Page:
Millennials are accustomed to balancing a lot of different activities, from friends and family to hobbies and sports. Due to this never ceasing demand on their time, they are looking for companies that offer some flexibility to their work/life integration.

How often does a company limit their employees’ ability to get on social media while at work, but think nothing of calling or emailing them about work specific tasks after hours?

Millennial workers are not expecting to totally unplug from their work roles and responsibilities after they leave the office, but they also expect to have some flexibility in how they integrate their private lives into their day. Therefore, Millennials see value in flexible hours and location. According to Business Insider:

  • 64% of Millennials would like the option to work from home on occasion

  • 66% would like to shift their hours

The reason Millennials would appreciate a re-imagined work week is because they are more interested in output than hours. Most Millennials would not mind putting in extra hours for a task that calls for the additional time and effort, however, they would prefer not to sit and wait at the office for the time clock to run out if their work is already complete.

3. Will they help me grow?

One major perk Millennials are craving is on-going feedback from their bosses about their job performance, and sadly, many current employers are missing the mark.

According to an article by Jeff Fromm, Millennials in the workplace are not impressed with current job performance evaluation practices:

  • 69% think the way they are evaluated at work is flawed (because it lacks feedback throughout the entire year)

  • 90% think they would be more confident if they had on-going opportunities to check in with their supervisor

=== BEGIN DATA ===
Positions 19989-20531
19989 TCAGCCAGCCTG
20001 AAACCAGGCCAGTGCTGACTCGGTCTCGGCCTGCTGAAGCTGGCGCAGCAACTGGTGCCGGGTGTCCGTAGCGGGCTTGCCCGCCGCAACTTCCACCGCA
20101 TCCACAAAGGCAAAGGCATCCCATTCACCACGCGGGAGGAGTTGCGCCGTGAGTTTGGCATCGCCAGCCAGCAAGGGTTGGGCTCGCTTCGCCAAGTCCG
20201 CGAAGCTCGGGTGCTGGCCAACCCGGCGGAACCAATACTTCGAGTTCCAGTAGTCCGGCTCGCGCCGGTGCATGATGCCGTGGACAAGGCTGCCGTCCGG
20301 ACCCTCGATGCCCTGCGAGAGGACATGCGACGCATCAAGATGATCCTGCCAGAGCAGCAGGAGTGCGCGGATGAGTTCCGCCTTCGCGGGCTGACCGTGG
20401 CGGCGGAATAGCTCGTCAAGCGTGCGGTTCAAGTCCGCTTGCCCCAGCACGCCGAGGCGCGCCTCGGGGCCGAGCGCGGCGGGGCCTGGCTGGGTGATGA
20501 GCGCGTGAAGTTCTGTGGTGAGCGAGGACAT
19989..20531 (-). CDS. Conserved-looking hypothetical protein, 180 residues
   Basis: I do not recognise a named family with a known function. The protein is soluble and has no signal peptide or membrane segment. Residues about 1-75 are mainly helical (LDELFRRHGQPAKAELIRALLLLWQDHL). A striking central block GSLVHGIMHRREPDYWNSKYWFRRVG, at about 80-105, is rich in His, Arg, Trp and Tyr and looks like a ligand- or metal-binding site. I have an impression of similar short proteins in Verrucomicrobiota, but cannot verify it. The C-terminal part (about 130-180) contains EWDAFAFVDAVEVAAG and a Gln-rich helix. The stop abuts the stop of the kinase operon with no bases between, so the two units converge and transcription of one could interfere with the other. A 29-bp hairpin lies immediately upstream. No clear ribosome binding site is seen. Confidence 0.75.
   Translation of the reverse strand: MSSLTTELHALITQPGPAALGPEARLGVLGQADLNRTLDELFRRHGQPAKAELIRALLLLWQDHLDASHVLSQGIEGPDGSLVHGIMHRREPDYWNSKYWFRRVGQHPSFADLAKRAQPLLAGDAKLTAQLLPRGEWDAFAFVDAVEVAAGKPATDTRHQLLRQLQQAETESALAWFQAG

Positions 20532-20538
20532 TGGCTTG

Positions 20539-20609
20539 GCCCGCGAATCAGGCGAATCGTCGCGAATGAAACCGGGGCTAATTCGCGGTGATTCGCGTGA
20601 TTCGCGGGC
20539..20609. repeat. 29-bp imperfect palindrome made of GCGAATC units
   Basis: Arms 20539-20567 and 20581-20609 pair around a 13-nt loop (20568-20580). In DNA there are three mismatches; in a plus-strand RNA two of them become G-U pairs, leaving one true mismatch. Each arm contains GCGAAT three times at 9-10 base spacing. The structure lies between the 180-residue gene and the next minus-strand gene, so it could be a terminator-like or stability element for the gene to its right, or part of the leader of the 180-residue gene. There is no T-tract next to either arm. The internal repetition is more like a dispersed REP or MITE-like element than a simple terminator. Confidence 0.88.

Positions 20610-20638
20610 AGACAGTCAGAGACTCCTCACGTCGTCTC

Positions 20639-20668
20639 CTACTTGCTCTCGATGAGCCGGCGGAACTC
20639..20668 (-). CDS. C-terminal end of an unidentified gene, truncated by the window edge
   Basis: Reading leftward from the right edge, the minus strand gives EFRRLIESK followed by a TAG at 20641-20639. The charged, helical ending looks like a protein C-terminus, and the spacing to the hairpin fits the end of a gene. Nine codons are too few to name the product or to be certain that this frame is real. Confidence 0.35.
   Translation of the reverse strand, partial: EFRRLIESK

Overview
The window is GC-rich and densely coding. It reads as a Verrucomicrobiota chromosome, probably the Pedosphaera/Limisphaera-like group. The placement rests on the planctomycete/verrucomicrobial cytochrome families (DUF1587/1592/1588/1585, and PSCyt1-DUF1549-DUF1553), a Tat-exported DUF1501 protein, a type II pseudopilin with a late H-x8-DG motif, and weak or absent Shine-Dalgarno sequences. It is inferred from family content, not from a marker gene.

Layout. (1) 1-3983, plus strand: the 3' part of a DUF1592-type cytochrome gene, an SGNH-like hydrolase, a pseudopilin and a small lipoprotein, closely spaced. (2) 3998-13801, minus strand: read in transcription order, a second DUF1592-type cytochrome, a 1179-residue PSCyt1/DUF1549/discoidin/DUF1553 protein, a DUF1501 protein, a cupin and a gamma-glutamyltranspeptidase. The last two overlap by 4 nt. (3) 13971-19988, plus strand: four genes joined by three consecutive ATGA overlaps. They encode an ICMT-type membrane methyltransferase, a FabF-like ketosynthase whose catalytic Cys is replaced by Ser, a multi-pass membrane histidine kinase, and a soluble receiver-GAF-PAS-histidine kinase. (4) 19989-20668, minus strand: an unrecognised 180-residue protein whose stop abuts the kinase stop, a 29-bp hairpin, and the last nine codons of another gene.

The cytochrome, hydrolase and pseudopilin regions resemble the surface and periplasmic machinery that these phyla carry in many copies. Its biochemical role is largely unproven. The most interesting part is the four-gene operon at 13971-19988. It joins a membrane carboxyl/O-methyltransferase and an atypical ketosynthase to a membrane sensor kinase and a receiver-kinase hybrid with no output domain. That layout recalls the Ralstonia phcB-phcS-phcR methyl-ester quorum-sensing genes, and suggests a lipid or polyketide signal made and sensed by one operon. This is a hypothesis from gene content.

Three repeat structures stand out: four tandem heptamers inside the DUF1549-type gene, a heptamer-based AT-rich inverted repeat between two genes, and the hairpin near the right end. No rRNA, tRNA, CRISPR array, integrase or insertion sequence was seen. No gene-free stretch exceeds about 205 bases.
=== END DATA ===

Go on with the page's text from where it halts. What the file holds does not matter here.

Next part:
• 75% felt they were “in the dark” about their own job performance.

Fromm concluded that Millennials are looking for a company that cares about their personal development, and are so interested in opportunities for growth, that they will leave a job if they are not receiving any “personal benefit or growth”.

So what’s the solution?

Try these tips:

  • Make a discussion about culture part of your interview process. Introduce the job applicant to your unique culture and ask him/her how he/she would add value to it.

  • Work together to create an Individual Development Plan (IDP) for each employee. IDPs are a partnership between you and your employee that gives them clear short-term and long-term goals at work that will benefit you both.

  • Check in with your employees often, instead of saving all your comments and concerns for an annual review.

  • Try coaching your employees instead of just managing them. Adopting a strengths-based approach to leadership can help.

Millennials are adding so much value to our organizations. We need to do more than understand them.

If we want to attract and retain them, we need to cultivate exceptional workplace cultures, take an interest in their work/life harmony, and coach and develop them.

Thanks for visiting the #roitalentdev blog.

We help leaders and organizations build happy and healthy workplaces, prevent low employee engagement and lead with a strengths-based approach to personal and team development.